Things have gotten tougher lately for community hospitals and other rural clinical facilities.
Becker’s says over the past eight years, 26 states have lost at least one of these facilities. The latest count since the year 2000 is 48 rural hospitals closed, with another 283 in danger.
In many of these rural settings, the community hospital served as the hub of the region, providing not only needed medical treatment, but also jobs.
Today, it’s widely perceived in healthcare circles that our rural community facilities are dying on the vine.
But there is a glimmer of hope found in telemedicine as a model to aid these struggling clinical teams. Orthopedic and other specialty care can now be provided as an on-call service to remove the burden of over-worked healthcare teams while serving as an important benefit to help attract new talent.
The Problem with Rural Hospitals
Over the past decade, rural hospitals have struggled to remain competitive with larger urban counterparts. As the cost of care delivery has escalated, the tight margins these hospitals managed to squeak by on have narrowed even further. As a result, rural hospitals have less ballast in their revenue cycle to pay highly sought after specialists.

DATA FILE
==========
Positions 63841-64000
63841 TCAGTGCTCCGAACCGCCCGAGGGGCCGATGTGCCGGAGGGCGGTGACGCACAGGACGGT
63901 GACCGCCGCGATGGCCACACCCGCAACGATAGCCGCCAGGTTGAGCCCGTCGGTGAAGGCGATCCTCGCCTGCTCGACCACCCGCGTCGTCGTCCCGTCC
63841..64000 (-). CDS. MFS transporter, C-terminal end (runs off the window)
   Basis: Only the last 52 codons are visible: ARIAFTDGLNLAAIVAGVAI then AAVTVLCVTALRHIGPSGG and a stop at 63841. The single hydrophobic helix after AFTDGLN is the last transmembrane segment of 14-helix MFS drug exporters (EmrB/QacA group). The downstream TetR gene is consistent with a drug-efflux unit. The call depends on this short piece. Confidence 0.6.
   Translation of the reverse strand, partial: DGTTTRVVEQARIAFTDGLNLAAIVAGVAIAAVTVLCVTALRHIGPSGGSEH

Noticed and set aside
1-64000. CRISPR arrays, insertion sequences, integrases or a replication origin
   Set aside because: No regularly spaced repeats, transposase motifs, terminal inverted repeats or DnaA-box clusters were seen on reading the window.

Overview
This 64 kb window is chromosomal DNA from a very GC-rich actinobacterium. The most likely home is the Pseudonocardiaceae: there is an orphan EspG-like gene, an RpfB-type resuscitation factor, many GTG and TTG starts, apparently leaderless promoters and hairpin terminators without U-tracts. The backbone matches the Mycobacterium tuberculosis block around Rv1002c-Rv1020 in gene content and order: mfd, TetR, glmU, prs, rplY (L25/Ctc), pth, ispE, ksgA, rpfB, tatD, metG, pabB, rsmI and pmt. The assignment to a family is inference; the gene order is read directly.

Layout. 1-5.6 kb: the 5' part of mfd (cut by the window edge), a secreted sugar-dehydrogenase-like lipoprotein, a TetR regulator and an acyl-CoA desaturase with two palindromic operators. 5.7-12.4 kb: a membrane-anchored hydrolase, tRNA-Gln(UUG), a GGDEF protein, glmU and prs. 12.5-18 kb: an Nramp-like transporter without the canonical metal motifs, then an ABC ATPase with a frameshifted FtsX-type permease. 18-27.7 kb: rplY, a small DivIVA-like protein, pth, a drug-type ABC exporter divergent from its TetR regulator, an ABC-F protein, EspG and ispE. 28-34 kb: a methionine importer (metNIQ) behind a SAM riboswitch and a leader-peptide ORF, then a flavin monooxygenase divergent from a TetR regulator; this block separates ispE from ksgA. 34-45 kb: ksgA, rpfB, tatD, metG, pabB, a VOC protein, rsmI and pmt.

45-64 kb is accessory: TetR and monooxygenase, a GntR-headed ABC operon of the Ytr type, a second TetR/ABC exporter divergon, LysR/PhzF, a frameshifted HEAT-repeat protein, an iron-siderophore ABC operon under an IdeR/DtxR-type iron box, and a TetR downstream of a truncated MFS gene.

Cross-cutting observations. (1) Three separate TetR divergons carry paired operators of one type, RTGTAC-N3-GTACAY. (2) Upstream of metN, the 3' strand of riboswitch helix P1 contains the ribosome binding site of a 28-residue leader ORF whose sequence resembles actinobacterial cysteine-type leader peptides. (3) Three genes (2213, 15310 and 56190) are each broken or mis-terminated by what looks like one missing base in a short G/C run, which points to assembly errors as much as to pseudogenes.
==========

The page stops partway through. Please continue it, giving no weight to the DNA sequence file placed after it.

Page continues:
Some of the other factors reflecting the struggles of these important community providers include:
- Rural regions have higher poverty and lower health outcomes than metropolitan areas.
- While about one-fourth of all residents live in rural areas, only about 10% of doctors practice in these settings.
- Medicare payments can be dramatically less than those to urban facilities.
- A national physician shortage is only expected to exacerbate clinical care coverage in rural settings.
Importantly, The Commonwealth Fund suggests that a chronic physician shortage is a strong contributor to the declining health of rural residents:
The scarcity of rural health professionals contributes to increased rates of hospitalizations for patients with conditions such as such as asthma and pneumonia, which might be avoided if patients receive timely and effective primary care.1 The scarcity also may be at least partially responsible for the greater incidence of chronic health conditions such as hypertension, heart disease, and emphysema among rural residents.